Friday, 19 February 2010

Unfinished conversation...

William Morris's Kelmscott edition of Utopia by Thomas More.

Didn't quite finish the conversation in the last seminar... We discussed Marx and Engels' anti-utopianism, but also the possibly utopian elements in their own work. How did Morris pick up on this in Nowhere?

Which of their ideas did he share or not share - did he share their 'utopian' goals, or their scientific explanation of the processes of historical change and revolution?

His 'medievalism' may well be influenced by their account of the bourgeois revolution which now needed to be undone, though does Nowhere match the perfect post-revolutionary society of their imagination?

Then there is also the question of the rhetorical style he chooses. Nowhere has often been described as the best account of Marxism in an English novel. But if M&E rejected utopian socialism because of its reliance on dreams and visionaries, its desire to transform the whole of humanity, and its elements of fantasy, why does Morris choose to make precisely all those elements (the dream, the visionary narrator, the time travel, the undoing of history and dissolving of landscape) so central in his account of Nowhere?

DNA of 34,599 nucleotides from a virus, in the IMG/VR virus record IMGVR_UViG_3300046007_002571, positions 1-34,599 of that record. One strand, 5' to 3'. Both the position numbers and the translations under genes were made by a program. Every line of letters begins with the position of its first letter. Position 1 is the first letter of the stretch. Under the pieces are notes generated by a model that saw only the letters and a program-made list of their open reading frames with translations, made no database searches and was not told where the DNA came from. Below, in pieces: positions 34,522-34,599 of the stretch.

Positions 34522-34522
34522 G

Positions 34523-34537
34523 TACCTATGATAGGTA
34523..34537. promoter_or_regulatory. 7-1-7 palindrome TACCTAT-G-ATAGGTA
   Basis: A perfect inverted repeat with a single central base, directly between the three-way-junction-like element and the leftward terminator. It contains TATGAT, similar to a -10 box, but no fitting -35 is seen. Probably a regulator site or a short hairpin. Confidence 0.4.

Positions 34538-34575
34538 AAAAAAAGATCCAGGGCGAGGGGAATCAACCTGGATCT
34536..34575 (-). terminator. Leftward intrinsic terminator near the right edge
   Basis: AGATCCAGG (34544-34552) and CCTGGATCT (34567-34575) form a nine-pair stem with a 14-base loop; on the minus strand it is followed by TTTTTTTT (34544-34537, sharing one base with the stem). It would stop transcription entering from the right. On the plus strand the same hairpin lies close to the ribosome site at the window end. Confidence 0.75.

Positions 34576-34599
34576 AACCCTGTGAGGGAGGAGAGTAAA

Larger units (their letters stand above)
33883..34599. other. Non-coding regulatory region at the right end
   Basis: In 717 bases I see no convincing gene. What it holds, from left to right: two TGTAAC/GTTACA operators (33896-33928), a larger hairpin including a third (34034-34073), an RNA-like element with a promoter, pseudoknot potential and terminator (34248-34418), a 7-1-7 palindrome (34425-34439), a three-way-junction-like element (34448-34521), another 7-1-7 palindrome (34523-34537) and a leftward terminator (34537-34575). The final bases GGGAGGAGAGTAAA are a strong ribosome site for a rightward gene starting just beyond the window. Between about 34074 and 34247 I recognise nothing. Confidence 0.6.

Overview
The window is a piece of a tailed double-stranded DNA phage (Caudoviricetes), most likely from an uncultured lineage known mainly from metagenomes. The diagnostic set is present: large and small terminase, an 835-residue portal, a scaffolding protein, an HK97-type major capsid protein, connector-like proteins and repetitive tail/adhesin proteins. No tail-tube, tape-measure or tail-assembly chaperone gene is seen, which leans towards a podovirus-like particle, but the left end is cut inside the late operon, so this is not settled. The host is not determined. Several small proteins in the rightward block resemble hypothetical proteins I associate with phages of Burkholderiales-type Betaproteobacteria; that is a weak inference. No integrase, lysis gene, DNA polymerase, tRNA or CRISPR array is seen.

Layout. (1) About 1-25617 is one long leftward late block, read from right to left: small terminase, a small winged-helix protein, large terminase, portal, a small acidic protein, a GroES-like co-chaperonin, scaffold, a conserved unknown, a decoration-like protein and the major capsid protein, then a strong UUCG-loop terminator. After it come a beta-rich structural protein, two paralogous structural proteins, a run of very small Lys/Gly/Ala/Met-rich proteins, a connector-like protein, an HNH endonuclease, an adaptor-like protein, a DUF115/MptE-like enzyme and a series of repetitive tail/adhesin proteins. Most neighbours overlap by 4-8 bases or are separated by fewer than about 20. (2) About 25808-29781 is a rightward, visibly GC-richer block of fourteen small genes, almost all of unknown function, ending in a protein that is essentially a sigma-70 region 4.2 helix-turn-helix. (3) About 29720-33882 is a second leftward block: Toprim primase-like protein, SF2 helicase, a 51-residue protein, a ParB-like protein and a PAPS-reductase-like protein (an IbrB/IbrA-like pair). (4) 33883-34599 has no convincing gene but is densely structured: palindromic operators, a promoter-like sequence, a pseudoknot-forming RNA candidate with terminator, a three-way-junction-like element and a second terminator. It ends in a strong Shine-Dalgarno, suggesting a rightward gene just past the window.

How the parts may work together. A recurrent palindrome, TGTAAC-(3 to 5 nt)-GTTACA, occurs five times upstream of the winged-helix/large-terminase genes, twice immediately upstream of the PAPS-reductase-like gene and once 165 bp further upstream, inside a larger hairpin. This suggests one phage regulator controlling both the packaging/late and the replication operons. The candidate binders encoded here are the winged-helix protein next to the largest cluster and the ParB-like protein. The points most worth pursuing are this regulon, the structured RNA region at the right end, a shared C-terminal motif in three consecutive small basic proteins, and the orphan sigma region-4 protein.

1 comment:

Olly Fayers said...

I think that's a really thoughtful set of questions. I spend a reasonable amount of spare time reading William Morris's sentiments (via, but would struggle to answer those questions.

I wonder if either of these ideas might be a factor:

1) William Morris could not find an alternate literary device to credibly introduce the ideal society in a convincing manner. (A practical limitation perhaps).

2)Morris was frustrated that his ideal society (as depicted in Nowhere) had not been achieved despite humans having all of the material resources they needed to achieve it. He feared this vision would remain a dream, which could just be possible to convert to reality with a little selflessness from the influential minority who control labour. Thus, Nowhere is a dream until people choose to make it reality.

That said, I don't know enough about Marx and Engels views on socialist utopianism to know how compatible Morris's novel is, but I'm inclined to find out.